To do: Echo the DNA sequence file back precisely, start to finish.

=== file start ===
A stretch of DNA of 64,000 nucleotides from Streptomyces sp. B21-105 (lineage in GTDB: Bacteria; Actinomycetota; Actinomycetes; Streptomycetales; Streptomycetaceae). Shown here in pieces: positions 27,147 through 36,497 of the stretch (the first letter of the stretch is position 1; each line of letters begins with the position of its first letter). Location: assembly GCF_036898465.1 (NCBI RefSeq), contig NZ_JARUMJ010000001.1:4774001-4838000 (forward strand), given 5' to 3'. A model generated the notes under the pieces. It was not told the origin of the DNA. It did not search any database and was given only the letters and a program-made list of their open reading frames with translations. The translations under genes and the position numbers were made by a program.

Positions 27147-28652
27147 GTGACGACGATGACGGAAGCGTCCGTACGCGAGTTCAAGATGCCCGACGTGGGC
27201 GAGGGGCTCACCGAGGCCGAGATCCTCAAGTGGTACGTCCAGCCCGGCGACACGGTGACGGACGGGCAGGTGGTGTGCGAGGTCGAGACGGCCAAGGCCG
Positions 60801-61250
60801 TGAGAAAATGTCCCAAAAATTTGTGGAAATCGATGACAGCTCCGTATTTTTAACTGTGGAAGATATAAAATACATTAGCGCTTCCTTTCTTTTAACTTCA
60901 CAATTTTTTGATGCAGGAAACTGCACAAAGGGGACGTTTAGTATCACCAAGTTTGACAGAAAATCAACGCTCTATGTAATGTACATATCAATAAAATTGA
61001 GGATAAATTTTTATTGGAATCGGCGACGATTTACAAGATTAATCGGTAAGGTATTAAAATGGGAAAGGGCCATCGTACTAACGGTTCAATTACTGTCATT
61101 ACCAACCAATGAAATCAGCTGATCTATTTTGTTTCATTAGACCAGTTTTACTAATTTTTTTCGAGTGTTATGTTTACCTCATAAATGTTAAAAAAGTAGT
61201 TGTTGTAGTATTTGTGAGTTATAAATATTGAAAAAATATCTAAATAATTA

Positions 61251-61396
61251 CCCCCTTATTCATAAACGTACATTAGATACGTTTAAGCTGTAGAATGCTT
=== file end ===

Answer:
A stretch of DNA of 64,000 nucleotides from Streptomyces sp. B21-105 (lineage in GTDB: Bacteria; Actinomycetota; Actinomycetes; Streptomycetales; Streptomycetaceae). Shown here in pieces: positions 27,147 through 36,497 of the stretch (the first letter of the stretch is position 1; each line of letters begins with the position of its first letter). Location: assembly GCF_036898465.1 (NCBI RefSeq), contig NZ_JARUMJ010000001.1:4774001-4838000 (forward strand), given 5' to 3'. A model generated the notes under the pieces. It was not told the origin of the DNA. It did not search any database and was given only the letters and a program-made list of their open reading frames with translations. The translations under genes and the position numbers were made by a program.

Positions 27147-28652
27147 GTGACGACGATGACGGAAGCGTCCGTACGCGAGTTCAAGATGCCCGACGTGGGC
27201 GAGGGGCTCACCGAGGCCGAGATCCTCAAGTGGTACGTCCAGCCCGGCGACACGGTGACGGACGGGCAGGTGGTGTGCGAGGTCGAGACGGCCAAGGCCG
Positions 60801-61250
60801 TGAGAAAATGTCCCAAAAATTTGTGGAAATCGATGACAGCTCCGTATTTTTAACTGTGGAAGATATAAAATACATTAGCGCTTCCTTTCTTTTAACTTCA
60901 CAATTTTTTGATGCAGGAAACTGCACAAAGGGGACGTTTAGTATCACCAAGTTTGACAGAAAATCAACGCTCTATGTAATGTACATATCAATAAAATTGA
61001 GGATAAATTTTTATTGGAATCGGCGACGATTTACAAGATTAATCGGTAAGGTATTAAAATGGGAAAGGGCCATCGTACTAACGGTTCAATTACTGTCATT
61101 ACCAACCAATGAAATCAGCTGATCTATTTTGTTTCATTAGACCAGTTTTACTAATTTTTTTCGAGTGTTATGTTTACCTCATAAATGTTAAAAAAGTAGT
61201 TGTTGTAGTATTTGTGAGTTATAAATATTGAAAAAATATCTAAATAATTA

Positions 61251-61396
61251 CCCCCTTATTCATAAACGTACATTAGATACGTTTAAGCTGTAGAATGCTT